MERS in Hong Kong: What you need to know
News outlets in the past week have reported on two suspected cases of MERS in Hong Kong. Middle Eastern Respiratory Syndrome (MERS) was discovered in Saudi Arabia in 2012, becoming a significant concern for health authorities and systems the world over. This week, Pacific Prime Hong Kong discusses what MERS is, what these suspected cases could mean for the country, and how you can protect yourself and your health.
What is MERS?
The Centers for Disease Control and Prevention (CDC) lists MERS as an acute, viral respiratory illness with symptoms of fever, cough, and shortness of breath. It can be caught by anyone of any age and is spread from ill people to others through close contact. The first known cases of MERS were reported in Jordan in 2012, and the largest known outbreak outside the Arabian Peninsula occurred in the Republic of Korea in 2015.
The illness is very serious. About three-to-four people out of ten, who were reported to have contracted MERS have died, though most of those deceased were people who also had an underlying medical condition. Those with mild symptoms or no symptoms at all were highly likely to have recovered. The CDC states the incubation period as being about five or six days but can last for as many as 14.
Alongside common symptoms of fever, coughing, and shortness of breath, Medical News Today also highlights the following associated symptoms:
- Chest pain
- Body aches
- Sore throat
- Malaise, or a general feeling of being unwell
- Nausea and vomiting
Beyond that, serious complications can include organ failure (particularly the kidneys) and pneumonia.
What about MERS in Hong Kong?
According to Coconuts Hong Kong, the MTR Corporation had to disinfect parts of Hung Hom Station and an intercity train after it was found that two passengers were hospitalized with suspected cases of MERS. A 48-year old man and his four-year-old granddaughter from Saudi Arabia had traveled from Guangzhou East, forcing authorities in both Hong Kong and China to take action and disinfect trains and stations.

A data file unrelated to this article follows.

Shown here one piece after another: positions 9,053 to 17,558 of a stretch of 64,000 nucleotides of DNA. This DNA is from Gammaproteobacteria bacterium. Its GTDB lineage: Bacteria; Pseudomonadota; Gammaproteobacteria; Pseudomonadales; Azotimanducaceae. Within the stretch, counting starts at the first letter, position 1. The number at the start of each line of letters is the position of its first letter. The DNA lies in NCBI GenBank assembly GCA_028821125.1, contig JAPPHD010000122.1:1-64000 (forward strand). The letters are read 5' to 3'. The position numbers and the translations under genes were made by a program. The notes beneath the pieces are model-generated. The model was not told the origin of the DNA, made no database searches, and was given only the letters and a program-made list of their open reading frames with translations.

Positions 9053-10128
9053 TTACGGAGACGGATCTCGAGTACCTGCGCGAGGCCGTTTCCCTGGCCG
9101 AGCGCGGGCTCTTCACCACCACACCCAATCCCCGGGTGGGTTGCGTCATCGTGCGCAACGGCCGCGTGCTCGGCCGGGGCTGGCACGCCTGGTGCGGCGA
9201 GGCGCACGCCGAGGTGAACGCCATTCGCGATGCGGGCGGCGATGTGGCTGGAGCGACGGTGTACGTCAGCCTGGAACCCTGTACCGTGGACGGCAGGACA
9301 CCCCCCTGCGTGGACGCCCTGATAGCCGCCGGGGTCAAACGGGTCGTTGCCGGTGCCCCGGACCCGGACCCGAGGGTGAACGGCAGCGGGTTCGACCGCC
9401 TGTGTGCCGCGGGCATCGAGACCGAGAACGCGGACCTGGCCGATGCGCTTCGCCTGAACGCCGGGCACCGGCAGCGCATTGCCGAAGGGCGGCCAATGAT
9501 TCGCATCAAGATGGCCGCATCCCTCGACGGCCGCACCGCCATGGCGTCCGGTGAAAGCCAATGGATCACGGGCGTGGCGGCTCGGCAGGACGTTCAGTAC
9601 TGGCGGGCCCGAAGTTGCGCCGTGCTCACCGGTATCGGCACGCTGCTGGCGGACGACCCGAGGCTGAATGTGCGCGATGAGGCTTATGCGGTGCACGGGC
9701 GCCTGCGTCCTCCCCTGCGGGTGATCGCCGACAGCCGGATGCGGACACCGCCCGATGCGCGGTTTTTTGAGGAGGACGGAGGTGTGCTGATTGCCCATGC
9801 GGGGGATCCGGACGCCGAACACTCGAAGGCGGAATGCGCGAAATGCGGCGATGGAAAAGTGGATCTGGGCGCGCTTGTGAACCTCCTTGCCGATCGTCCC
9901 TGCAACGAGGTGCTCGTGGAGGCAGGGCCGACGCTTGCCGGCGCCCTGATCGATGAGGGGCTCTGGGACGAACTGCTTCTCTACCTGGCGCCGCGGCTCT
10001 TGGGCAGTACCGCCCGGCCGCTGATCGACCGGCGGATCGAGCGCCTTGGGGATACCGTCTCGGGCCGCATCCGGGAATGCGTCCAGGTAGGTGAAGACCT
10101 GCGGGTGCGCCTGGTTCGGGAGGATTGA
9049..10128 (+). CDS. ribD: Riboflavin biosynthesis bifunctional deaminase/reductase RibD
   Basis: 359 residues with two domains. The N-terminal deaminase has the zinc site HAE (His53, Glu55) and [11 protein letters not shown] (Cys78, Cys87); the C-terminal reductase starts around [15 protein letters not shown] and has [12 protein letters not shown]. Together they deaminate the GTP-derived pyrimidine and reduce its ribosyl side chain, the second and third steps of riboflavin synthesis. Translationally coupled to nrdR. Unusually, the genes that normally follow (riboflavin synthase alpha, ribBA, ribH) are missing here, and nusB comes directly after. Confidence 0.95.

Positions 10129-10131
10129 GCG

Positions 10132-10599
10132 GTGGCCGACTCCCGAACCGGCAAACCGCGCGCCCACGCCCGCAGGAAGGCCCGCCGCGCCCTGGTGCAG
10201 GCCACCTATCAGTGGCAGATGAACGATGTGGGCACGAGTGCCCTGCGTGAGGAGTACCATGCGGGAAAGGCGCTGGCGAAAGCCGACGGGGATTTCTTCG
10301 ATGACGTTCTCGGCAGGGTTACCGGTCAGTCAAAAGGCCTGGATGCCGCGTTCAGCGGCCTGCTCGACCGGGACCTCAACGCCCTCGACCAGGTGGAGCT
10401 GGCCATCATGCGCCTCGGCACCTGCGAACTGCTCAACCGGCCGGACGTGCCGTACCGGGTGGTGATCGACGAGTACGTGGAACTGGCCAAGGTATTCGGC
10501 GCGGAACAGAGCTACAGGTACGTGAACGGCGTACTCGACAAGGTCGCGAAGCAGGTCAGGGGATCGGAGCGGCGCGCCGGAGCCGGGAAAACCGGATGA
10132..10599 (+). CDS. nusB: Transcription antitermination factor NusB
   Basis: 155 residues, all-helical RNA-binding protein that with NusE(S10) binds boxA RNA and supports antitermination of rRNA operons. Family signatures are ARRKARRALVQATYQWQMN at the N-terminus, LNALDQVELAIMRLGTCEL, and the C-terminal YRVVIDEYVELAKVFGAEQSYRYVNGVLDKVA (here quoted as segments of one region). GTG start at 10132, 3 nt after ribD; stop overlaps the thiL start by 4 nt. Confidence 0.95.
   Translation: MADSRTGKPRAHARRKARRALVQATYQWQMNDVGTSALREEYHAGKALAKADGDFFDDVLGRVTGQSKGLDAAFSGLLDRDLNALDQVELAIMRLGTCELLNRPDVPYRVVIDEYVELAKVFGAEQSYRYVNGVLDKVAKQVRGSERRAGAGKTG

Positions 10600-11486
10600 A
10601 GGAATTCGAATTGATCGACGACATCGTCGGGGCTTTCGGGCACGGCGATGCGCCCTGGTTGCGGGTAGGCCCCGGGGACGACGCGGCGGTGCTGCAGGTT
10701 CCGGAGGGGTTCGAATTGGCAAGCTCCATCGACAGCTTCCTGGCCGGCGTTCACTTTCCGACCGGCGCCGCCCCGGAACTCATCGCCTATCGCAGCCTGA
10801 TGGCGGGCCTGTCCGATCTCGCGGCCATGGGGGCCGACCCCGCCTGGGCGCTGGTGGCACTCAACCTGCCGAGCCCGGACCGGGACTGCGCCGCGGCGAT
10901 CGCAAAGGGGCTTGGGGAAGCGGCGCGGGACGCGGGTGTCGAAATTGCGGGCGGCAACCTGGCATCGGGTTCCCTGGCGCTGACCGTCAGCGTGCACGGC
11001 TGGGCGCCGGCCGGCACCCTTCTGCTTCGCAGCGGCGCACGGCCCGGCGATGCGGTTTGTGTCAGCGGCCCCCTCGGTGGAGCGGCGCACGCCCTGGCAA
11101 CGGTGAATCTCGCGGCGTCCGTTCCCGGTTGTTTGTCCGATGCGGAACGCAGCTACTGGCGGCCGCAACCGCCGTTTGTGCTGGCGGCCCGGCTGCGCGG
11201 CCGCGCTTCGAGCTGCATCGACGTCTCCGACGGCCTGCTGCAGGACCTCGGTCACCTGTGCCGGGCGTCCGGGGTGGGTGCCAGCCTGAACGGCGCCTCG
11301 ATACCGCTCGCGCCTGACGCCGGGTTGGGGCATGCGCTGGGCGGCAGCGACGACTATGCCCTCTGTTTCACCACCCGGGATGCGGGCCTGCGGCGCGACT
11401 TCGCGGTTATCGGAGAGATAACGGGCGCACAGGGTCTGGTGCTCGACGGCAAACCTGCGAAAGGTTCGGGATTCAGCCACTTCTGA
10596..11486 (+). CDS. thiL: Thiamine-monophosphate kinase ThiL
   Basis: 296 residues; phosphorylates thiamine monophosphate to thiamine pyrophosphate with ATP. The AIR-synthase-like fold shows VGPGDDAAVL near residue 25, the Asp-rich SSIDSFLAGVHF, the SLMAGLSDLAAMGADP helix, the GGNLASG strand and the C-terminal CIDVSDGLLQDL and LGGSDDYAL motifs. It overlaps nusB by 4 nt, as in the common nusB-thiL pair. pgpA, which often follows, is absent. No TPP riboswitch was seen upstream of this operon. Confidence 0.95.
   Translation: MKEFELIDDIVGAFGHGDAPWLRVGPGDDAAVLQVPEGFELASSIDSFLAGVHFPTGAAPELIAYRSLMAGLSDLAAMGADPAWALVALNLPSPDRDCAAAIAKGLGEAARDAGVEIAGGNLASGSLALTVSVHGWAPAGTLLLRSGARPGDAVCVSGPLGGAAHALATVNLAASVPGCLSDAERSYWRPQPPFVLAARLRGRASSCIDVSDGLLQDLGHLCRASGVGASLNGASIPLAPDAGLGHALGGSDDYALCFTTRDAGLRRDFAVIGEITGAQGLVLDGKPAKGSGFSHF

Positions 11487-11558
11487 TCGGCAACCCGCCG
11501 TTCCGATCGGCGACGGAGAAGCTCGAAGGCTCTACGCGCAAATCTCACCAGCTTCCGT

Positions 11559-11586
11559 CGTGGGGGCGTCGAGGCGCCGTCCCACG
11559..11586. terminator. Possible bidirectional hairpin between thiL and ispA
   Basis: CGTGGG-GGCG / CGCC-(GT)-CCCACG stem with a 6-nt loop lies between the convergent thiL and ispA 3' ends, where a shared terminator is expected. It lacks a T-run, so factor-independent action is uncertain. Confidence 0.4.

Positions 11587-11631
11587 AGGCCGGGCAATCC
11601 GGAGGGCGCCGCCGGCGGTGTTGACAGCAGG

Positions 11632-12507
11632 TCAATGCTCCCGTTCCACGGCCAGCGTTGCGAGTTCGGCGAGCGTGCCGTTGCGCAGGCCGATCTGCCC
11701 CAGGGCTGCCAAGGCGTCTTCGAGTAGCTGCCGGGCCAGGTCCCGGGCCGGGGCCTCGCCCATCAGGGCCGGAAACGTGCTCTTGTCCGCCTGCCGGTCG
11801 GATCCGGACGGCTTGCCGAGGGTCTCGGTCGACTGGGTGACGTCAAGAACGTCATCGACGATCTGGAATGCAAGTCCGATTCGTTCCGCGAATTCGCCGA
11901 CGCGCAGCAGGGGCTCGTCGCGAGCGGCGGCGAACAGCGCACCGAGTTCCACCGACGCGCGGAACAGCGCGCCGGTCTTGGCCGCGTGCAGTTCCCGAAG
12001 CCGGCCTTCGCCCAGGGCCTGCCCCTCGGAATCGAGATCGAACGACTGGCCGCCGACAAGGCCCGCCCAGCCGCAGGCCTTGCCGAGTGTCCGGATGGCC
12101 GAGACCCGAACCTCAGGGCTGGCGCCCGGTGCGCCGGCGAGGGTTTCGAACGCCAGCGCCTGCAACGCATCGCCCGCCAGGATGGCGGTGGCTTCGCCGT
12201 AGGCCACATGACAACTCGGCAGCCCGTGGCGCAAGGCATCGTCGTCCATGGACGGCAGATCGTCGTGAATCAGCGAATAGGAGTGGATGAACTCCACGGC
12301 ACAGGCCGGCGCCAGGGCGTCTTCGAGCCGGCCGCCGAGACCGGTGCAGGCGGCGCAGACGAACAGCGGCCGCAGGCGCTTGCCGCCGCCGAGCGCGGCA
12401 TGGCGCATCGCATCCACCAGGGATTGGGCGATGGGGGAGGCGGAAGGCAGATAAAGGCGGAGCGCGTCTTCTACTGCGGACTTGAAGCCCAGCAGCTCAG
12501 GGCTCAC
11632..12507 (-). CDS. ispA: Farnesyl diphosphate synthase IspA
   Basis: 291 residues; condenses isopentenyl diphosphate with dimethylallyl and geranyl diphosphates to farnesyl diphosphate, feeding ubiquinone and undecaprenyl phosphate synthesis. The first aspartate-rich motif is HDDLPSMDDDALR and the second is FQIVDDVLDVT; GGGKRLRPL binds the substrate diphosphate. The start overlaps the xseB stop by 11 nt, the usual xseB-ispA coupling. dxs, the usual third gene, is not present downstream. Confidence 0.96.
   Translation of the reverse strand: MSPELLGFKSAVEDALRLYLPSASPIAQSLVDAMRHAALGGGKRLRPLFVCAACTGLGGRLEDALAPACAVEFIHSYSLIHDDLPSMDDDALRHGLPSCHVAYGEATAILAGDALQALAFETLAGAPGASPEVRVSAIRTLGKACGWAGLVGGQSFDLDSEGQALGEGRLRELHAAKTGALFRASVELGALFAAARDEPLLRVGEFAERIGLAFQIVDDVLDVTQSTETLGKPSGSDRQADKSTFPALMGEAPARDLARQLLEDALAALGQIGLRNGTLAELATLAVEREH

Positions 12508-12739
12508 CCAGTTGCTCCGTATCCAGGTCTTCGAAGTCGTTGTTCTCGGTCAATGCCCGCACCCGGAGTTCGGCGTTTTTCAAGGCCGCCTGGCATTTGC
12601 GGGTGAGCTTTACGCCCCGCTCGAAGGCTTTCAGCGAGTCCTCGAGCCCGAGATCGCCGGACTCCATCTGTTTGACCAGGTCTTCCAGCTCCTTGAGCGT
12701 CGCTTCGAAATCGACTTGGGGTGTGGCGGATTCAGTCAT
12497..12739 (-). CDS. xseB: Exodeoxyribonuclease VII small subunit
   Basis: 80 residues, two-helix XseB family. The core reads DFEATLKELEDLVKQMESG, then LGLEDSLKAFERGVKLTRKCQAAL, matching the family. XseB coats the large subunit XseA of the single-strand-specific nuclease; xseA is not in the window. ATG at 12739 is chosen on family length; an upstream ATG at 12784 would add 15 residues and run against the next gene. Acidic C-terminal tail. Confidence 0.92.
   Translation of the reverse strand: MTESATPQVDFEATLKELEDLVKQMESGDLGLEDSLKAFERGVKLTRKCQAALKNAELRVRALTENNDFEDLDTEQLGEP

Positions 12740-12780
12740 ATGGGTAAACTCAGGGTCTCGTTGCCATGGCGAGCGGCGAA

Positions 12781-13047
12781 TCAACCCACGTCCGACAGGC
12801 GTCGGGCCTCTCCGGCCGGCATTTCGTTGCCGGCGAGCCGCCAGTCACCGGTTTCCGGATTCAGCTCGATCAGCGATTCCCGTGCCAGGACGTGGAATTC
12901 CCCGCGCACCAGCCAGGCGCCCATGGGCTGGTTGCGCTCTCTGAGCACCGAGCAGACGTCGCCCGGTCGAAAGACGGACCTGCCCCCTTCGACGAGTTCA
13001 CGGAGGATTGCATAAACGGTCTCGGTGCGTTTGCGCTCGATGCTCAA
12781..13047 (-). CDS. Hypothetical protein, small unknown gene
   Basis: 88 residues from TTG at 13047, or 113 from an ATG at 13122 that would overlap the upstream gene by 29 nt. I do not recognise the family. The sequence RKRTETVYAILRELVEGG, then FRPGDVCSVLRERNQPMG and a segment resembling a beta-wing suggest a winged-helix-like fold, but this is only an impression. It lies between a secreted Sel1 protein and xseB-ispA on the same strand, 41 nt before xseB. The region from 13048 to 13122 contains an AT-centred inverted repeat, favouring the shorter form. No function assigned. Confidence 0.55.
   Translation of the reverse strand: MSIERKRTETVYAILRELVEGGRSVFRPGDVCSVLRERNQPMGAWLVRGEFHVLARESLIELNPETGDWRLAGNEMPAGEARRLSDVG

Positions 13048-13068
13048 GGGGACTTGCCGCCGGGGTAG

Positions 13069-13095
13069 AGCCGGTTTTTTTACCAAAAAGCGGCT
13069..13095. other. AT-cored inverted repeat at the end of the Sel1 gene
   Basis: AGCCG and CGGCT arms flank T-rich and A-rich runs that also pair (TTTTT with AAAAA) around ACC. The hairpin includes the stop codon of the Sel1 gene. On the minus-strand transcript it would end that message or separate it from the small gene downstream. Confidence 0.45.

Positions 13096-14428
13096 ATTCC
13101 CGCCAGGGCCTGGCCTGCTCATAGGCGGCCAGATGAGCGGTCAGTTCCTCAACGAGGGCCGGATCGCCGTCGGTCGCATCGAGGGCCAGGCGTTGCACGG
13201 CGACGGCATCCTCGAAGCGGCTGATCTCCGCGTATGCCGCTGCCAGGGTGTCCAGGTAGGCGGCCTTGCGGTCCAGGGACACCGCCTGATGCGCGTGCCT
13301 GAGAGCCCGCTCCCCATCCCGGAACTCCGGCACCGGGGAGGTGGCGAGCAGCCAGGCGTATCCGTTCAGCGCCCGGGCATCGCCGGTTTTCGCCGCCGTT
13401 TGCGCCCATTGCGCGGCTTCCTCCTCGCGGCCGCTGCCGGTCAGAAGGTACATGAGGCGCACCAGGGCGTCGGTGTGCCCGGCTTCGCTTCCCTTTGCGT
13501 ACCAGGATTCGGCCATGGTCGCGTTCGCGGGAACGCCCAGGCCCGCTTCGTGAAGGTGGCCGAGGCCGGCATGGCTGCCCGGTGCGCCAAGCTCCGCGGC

The pair were taken to Queen Elizabeth Hospital after arriving in Hong Kong and we said to be in a stable condition.
How do I protect myself?
With no vaccine against the illness yet, protecting yourself against MERS in Hong Kong takes little more than common sense and good hygiene. For a country that was previously devastated by a SARS outbreak, public hygiene was strengthened so that it’s common to see escalator handrails, elevator button pads, and ubiquitous signs reminding people to wash their hands and wear face masks when feeling ill.
That said, a Hong Kong University survey did find that in 2013, ten years after the SARS epidemic, that a majority of Hong Kong people were relaxing their personal hygiene habits as the outbreak became a fading memory. Doctors urged back then that we should keep our strict personal hygiene up. For those that want to know how, the Mayo Clinic provides the tips for ensuring you minimize your risk of contracting MERS:
- Wash your hands vigorously with both soap and water for at least 20 seconds
- Cover your nose and mouth with a tissue if you cough or sneeze, throwing used tissues in the trash immediately before washing your hands
- Disinfect surfaces that are frequently touched by others
- Avoid touching your face, mouth, and nose with unwashed hands
- Do not share utensils, cups, or other items with sick people
Those of you with MERS or flu-like symptoms should see a doctor as soon as possible, and wear a face mask in public if you feel ill. Travel to the Middle East and the Arabian Peninsula is not being advised against, but people should take extra precautions if their travel plans involve areas affected by MERS.
Will my insurance cover MERS sickness?
The good news is that a quality health insurance plan should cover you for MERS in Hong Kong, should you catch it. There are some illnesses that insurers may explicitly exclude from coverage, which could either be communicated to you before you buy a policy or aftewards (e.g. an insurer may let clients know that it won’t cover people for Ebola who ignore CDC warnings to avoid a specific country with a known outbreak).
What’s important to take away from this is that you should always keep your personal hygiene standards high, and know exactly what is in your health insurance policy. When it comes to insurance, there’s nothing better than having a committed, experienced insurance broker in your corner. The team at Pacific Prime Hong Kong know this industry inside and out and can ensure that you’re covered for anything that might happen – including MERS in Hong Kong.